Lily Briscoe is getting older, the horrors of the First World War have just ended, and she is thinking of her dead friend Mrs. Ramsay in the following passage from Virginia Woolf's To the Lighthouse. Lily is realizing that Mrs. Ramsay had the unusual ability, like an artist creating a masterpiece, to turn ordinary moments of life into permanent memories -- in this case a simple day on the beach that turned wonderful.
"What is the meaning of life?" Lily wonders. "That was all -- a simple question; one that tended to close in on one with years. The great revelation had never come. The great revelation perhaps never did come. Instead, there were little daily miracles, illuminations, matches struck unexpectedly in the dark; here was one."
This week's unusual snow and cold has cast a dramatic light on ordinary life right now, and Woolf's passage popped into my mind as I was returning from a snowy walk in a pink dusk. My eye was caught by the metallic glisten of mauve-purple berries on the bare stems of a beautybush in a garden I was passing. Then I noticed movement, and finally spotted the source -- a tiny bird, almost hidden by a stem, eating the berries with swift, precise snicks of its little head. I froze in place to watch; the bird kept eating. For a moment, the world was just me, the bird, the purple berries, the snow underfoot, the pink sky above.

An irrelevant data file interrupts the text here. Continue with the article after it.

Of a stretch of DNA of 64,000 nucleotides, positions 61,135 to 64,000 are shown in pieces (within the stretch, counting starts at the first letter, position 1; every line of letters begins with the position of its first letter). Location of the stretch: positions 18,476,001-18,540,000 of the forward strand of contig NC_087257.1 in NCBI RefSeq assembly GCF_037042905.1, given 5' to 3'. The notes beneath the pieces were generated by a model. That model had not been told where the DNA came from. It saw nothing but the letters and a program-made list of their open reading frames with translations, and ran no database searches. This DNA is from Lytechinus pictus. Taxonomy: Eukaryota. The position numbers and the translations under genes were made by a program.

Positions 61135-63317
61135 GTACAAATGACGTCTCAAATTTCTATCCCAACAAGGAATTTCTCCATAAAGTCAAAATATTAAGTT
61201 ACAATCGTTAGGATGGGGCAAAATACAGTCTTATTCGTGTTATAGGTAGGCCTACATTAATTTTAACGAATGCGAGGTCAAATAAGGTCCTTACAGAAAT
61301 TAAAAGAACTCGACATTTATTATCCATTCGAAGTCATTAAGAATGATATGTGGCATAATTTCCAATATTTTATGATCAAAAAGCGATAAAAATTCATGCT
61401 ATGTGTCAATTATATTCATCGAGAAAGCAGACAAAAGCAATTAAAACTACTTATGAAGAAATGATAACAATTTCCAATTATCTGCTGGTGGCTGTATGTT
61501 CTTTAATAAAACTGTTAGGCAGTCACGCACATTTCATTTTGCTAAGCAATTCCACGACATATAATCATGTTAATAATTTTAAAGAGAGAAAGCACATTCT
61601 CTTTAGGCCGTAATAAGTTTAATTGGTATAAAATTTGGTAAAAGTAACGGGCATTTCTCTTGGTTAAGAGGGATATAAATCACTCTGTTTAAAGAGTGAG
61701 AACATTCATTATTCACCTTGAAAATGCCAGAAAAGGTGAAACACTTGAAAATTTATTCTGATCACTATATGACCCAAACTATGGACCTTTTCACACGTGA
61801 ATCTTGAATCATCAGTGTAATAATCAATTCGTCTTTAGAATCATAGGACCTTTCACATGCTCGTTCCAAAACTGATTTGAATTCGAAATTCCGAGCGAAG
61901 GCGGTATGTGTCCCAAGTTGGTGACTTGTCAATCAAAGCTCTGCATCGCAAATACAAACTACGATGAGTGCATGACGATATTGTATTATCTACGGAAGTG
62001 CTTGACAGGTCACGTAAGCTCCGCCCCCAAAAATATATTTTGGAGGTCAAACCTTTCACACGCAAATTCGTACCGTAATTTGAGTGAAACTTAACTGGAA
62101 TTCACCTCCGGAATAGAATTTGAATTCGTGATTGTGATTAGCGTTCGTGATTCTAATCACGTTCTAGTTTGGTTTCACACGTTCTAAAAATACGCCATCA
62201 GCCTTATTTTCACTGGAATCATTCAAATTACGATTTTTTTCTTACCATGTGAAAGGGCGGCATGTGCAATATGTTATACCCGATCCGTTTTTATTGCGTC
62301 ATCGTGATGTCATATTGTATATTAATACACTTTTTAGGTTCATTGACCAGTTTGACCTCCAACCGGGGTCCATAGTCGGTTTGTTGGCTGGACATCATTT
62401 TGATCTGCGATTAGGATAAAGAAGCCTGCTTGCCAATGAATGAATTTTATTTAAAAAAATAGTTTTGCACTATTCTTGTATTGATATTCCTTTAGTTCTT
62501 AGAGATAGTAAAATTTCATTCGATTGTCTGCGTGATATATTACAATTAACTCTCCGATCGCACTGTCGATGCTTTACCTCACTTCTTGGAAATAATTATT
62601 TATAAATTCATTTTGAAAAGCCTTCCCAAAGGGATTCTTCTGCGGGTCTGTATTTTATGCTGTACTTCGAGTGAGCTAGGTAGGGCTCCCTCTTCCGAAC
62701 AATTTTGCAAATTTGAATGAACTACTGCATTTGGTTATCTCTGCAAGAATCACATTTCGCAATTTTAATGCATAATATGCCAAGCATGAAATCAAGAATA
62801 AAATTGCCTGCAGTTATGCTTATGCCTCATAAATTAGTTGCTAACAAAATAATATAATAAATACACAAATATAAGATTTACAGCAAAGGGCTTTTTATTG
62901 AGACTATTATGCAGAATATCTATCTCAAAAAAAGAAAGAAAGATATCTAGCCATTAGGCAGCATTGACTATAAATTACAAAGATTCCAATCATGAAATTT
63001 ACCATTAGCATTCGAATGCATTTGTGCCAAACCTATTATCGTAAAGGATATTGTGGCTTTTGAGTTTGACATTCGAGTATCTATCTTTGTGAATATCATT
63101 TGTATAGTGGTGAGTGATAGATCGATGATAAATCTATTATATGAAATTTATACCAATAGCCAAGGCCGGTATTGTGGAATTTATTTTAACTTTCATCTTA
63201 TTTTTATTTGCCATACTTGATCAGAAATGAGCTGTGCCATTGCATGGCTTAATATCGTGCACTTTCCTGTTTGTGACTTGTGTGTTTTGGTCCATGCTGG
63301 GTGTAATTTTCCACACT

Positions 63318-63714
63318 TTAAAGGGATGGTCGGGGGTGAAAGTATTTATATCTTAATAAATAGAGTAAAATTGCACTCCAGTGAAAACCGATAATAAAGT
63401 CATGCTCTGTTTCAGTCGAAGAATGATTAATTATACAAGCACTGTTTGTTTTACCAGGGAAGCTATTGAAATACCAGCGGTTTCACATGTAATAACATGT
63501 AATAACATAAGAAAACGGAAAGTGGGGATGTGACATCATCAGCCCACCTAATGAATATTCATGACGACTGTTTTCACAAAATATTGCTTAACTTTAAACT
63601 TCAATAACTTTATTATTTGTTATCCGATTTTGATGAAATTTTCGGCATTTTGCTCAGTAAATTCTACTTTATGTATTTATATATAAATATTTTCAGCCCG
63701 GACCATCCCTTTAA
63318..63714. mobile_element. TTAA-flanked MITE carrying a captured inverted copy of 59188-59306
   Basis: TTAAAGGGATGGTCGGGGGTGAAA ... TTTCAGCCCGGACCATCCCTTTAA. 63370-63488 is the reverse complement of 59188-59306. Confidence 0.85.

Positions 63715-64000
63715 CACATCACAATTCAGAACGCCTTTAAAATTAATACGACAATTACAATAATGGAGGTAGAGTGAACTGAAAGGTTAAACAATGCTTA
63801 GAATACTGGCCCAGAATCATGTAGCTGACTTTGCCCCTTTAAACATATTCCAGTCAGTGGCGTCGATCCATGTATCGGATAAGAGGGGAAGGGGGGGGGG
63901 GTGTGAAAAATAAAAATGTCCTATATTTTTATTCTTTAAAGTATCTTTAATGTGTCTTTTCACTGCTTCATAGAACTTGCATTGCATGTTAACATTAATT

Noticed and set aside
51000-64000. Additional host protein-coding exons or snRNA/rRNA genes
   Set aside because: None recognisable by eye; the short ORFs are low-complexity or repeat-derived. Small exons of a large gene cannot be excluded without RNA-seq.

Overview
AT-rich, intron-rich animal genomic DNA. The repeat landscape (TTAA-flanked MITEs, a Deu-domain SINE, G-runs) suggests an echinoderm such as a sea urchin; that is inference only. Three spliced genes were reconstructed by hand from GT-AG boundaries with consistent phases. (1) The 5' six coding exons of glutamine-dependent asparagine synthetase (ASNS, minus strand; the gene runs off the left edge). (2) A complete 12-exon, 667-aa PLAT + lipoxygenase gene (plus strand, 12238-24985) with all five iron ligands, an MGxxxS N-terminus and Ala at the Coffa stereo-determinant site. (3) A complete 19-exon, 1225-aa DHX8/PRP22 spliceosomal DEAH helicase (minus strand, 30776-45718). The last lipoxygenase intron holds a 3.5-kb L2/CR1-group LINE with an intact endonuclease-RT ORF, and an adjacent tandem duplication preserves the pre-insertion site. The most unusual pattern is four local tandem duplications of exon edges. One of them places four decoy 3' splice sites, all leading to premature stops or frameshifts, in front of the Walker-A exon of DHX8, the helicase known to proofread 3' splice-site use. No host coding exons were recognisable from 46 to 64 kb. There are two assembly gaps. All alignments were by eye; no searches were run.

Lily's little miracles? For me this week, "here was one."